Have a great idea that a client never approved? A new service called The Idealists wants to match you with a patron.
Founded by Adam Glickman, a former publisher of Tokion Magazine who most recently worked at Bartle Bogle Hegarty, The Idealists seeks to create a marketplace for ideas. The invite-only site allows creatives searching for backers to submit ideas. By the same token, companies on the hunt for inspiration can submit requests.
Glickman is quick to point out that the concept is not about crowdsourcing, which has come under fire in the ad industry for what critics say is an inevitable result of commoditizing creative output.
“This is about being a matchmaker,” Glickman said, differentiating his project from crowdsourcing efforts like Victors & Spoils. “It’s less about crowdsourcing. You can put in ideas and crowdsource your own client. We all have great ideas but never went anywhere because we didn’t have the right client.”
Glickman hastens to add he has nothing against the crowdsourcing model. In fact, he vigorously defended the decision made at BBH Labs to crowdsource its logo design. The result were mixed, he said.
“There’s a lot of mediocrity in the crowd,” he said. “It’s [a case of] ‘you get what you pay for.’ If you want to spend $300 for a logo, you’ll get a decent logo.”
Instead, The Idealists is more akin to eBay or Match.com, Glickman contends. A user can post an idea and attach a value. If a company or individual with resources is interested, the parties negotiate payment. Users can protect themselves from getting ripped off by offering previews of their idea, then requiring prospective partners to sign an online non-disclosure agreement.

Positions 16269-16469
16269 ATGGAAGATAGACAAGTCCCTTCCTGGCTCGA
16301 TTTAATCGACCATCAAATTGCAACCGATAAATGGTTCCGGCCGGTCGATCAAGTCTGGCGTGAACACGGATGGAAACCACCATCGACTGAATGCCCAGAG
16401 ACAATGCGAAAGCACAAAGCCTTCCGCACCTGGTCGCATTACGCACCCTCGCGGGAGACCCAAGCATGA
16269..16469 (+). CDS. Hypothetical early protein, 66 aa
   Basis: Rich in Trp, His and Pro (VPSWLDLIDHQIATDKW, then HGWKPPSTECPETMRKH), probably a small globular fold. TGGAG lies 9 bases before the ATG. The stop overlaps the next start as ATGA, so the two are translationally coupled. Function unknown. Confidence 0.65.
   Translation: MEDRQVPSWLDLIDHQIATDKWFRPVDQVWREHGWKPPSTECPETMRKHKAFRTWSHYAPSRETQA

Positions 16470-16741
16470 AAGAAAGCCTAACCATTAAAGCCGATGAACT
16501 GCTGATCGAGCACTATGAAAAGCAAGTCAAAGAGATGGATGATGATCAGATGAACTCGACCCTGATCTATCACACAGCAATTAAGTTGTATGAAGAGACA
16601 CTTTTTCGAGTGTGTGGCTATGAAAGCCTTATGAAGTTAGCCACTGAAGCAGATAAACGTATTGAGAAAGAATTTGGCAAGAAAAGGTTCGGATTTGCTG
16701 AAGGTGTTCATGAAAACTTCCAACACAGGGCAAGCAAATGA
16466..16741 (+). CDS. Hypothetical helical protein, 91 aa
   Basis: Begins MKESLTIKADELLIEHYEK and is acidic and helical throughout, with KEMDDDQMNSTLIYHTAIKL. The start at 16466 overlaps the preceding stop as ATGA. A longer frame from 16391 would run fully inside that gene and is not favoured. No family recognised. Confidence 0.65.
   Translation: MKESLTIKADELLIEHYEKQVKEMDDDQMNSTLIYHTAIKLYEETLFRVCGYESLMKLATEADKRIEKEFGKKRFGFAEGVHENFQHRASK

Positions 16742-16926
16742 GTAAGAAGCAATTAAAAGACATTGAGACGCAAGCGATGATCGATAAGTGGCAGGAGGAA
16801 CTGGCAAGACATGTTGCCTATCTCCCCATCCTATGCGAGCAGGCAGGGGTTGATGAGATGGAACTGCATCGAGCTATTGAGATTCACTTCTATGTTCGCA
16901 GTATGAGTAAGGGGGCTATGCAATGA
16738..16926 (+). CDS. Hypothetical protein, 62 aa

One idea submitted to the site is for modernist architectural sandcastle molds. The author asks for a 15 percent commission on sales and creative credit. On the client side, a non-profit group advocating for Democracy in Burma is seeking ideas for an ad campaign highlighting the issue of political prisoners in that country. It is willing to pay $10,000.
As a publisher and agency exec, Glickman said he saw lots of waste from shops. The Idealists could be a platform for what he sees as the “need for a lot of smaller, targeted executions rather than large executions,” he said.
“I’m not belittling agencies at all,” he added. “They fill a need for larger clients. We’re not set up to do that.”
See also: “Crowd Control — Is Turning to the Masses the Wave of the Future?”